Christianity’s Crisis in Evangelism: Going Where the People Are. By Linda Raney Wright. Graham, OR: Vision House Publishing, 1995. 185 pp. Cloth, $14.99.
This is an intensely practical discussion of reaching the lost in our day, written by a woman who is obviously an active soul-winner herself. This author is concerned—rightly it appears—with what she sees as a crisis in evangelism among American Christians.
One source of this crisis, she believes, is that Christians have often developed an uncompassionate “us-versus-them” mentality toward the unsaved. She connects this with the political and social activism that increasingly characterizes the evangelical community. She points, for example, to a survey she did with a number of committed Christians which revealed that “much more time was spent saving morals, saving the country, and saving the family than in saving the lost” (p. 15, italics original). The result is a tendency to view the unsaved person as “the enemy” rather than as the object of Christ’s saving love.
Another feature of the crisis in evangelism, the writer contends, is confusion about the message. In this regard, she takes Lordship Salvation directly to task. Appropriately she tells about a woman she calls Ella who trusted Christ but had a heroin addiction. She was told at one point that if she left the drug re-hab center and went back to the streets it would prove she was never saved at all. This, of course, is typical lordship fare. Actually it took ten years for her to break her addiction (pp. 63-64, 91). The writer is properly concerned with the practical disadvantages to this kind of teaching.
But she is concerned with more than that. She properly regards Lordship Salvation as unbiblical. Her arguments against it from Scripture are well taken, and she correctly recognizes that passages on discipleship are not part of the Gospel message (p. 83). But her combination of scriptural arguments with practical arguments make her presentation strikingly effective. For example, in a response to the lordship idea, “How can you call yourself a Christian and still divorce your spouse, sleep with another, or drink too much?” she writes:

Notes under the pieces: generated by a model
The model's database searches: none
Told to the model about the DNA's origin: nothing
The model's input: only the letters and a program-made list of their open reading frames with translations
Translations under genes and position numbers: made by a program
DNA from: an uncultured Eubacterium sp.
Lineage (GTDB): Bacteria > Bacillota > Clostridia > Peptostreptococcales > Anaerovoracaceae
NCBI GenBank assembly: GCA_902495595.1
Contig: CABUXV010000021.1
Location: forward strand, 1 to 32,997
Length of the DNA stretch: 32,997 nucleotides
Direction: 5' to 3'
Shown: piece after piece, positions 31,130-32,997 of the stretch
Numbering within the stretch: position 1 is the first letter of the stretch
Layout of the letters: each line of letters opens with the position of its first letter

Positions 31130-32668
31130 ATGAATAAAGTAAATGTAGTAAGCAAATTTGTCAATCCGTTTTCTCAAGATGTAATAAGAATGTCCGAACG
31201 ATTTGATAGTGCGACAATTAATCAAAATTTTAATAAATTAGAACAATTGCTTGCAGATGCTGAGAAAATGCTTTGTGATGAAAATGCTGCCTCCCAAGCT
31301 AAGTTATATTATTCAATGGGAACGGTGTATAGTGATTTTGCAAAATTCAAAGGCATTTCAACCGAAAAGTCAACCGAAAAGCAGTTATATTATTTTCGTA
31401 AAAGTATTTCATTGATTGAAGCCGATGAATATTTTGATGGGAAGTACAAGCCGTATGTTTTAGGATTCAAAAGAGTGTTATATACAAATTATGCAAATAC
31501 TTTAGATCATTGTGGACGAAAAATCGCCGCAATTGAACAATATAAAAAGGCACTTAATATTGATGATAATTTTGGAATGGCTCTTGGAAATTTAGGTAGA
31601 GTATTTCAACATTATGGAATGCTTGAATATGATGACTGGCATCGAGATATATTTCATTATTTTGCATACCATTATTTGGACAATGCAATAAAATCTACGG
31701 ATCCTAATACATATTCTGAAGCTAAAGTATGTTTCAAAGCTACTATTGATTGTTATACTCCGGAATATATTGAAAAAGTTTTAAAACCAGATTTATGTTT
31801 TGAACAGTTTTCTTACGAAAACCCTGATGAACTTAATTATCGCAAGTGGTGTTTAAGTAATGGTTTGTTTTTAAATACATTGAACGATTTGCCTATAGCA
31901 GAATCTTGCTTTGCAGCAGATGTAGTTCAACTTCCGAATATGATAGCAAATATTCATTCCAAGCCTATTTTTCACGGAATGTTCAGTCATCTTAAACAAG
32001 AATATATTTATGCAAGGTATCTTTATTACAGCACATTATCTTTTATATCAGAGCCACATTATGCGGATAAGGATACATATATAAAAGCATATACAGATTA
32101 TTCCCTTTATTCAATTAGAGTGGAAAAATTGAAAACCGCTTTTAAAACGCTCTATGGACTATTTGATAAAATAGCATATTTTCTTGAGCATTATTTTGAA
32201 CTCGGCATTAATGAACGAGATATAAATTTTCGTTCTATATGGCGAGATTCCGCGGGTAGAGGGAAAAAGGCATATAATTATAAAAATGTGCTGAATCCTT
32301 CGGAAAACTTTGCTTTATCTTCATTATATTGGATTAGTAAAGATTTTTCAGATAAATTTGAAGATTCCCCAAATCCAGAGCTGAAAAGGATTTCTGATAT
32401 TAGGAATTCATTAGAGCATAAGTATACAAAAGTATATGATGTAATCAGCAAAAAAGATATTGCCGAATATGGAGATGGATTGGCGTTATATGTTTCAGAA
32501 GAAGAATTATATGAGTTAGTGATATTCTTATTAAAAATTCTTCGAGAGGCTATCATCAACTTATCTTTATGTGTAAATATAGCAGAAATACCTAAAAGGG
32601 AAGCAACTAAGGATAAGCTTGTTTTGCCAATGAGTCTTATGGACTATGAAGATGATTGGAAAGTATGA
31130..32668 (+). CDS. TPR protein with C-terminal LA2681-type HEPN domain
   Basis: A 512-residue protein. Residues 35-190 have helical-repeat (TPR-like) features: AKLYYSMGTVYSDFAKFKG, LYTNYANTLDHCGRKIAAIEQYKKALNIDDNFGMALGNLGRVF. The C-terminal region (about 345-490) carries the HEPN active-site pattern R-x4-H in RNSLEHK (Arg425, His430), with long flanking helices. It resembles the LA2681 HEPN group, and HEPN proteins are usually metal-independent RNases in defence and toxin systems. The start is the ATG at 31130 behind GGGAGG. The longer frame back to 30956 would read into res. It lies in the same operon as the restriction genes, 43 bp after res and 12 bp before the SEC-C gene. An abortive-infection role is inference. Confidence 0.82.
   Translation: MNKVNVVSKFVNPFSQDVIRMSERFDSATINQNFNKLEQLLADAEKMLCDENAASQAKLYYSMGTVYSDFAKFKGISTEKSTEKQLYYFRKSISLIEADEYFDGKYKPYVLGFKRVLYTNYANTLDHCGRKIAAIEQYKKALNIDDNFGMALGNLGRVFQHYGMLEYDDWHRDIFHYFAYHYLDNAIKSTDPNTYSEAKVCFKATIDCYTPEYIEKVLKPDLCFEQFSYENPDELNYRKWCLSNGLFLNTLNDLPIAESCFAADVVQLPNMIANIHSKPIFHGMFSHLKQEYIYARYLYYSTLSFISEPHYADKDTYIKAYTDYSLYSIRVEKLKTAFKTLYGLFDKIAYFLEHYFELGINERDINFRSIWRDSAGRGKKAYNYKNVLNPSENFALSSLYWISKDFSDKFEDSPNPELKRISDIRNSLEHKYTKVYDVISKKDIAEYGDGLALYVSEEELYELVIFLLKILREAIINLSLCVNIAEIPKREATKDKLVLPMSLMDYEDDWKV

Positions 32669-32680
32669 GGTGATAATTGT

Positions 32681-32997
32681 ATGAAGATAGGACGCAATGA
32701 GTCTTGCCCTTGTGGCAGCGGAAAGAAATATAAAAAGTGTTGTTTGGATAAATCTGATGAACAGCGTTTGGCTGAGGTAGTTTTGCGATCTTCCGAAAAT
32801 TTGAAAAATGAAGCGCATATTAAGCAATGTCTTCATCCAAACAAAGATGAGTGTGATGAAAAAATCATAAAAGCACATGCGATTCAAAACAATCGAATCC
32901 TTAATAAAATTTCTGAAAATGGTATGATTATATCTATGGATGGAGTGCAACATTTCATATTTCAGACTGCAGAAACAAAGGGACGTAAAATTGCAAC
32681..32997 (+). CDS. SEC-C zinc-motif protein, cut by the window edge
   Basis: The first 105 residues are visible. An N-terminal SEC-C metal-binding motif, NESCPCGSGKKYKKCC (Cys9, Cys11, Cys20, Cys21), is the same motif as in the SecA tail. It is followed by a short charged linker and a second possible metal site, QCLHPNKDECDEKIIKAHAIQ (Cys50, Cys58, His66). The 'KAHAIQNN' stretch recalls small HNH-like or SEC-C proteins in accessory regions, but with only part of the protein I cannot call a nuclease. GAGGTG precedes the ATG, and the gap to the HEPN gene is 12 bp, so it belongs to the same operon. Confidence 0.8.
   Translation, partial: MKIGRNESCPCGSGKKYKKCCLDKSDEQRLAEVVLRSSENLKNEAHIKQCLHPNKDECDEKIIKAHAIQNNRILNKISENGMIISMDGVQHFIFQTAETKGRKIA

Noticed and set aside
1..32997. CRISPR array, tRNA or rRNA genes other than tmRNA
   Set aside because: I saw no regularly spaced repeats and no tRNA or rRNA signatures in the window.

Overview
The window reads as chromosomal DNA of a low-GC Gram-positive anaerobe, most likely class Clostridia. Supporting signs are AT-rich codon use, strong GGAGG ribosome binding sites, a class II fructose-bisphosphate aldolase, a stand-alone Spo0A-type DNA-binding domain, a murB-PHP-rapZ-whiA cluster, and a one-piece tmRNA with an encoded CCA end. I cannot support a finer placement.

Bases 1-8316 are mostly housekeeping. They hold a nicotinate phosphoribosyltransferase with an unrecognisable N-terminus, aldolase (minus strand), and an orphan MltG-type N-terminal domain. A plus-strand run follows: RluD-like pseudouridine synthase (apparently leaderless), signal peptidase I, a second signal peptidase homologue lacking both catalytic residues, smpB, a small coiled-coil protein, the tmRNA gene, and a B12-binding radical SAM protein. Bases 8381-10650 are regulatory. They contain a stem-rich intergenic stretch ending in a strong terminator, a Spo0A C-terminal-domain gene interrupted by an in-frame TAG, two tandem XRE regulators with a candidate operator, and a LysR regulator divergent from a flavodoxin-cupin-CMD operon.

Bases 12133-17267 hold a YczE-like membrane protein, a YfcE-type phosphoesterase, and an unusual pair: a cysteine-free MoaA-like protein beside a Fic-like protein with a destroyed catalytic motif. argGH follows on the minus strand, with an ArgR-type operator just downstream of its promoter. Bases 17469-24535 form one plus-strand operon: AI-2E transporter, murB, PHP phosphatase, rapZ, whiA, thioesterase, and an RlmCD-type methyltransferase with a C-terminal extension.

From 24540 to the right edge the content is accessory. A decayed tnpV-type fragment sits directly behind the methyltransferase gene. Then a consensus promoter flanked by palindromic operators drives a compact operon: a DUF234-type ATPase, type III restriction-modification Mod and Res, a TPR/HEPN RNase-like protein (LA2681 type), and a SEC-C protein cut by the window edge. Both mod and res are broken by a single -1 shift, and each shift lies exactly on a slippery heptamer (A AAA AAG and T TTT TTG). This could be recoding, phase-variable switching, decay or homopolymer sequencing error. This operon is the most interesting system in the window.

But the questions conspicuously not being asked are: How can you call yourself a Christian when you have a critical attitude, when you are not witnessing, when you feel superior to another human being, when you have unforgiveness or unbelief, when you do not control your tongue, when you are performing out of the flesh, not out of the Spirit? [p. 77].
A particularly engaging section of the book is chapter nine, “A Touchy Encounter.” This chapter contains computer conversations, which actually occurred, between a non-Christian and two Christians, one rather offensive and insensitive and one sensitive to the feelings of the unbeliever. The exchange involving the insensitive Christian is hard to read because it is so painfully true to life. The chapter as a whole is highly effective and makes its point unmistakably.
Not everyone, of course, will agree with every syllable of this book. Perhaps the writer lays too much stress on the role of praying a prayer to receive Christ, which is apparently her preferred method for leading a person to faith. Yet there is no reason to think that she believes the prayer to be essentialto the conversion experience. There is also a use of Rev 3:20 (p. 115) with which many GES people might disagree. But on balance, there is relatively little in this volume to concern those who believe in grace, and a great deal that will have them saying a hearty “amen”!
In addition to its other fine aspects, the book is a refreshing and challenging call to contemporary Christians to share the Gospel of grace out of a heart of genuine love for the lost. We commend the author and publishers for this worthwhile contribution to evangelism.
Zane C. Hodges
Journal of the Grace Evangelical Society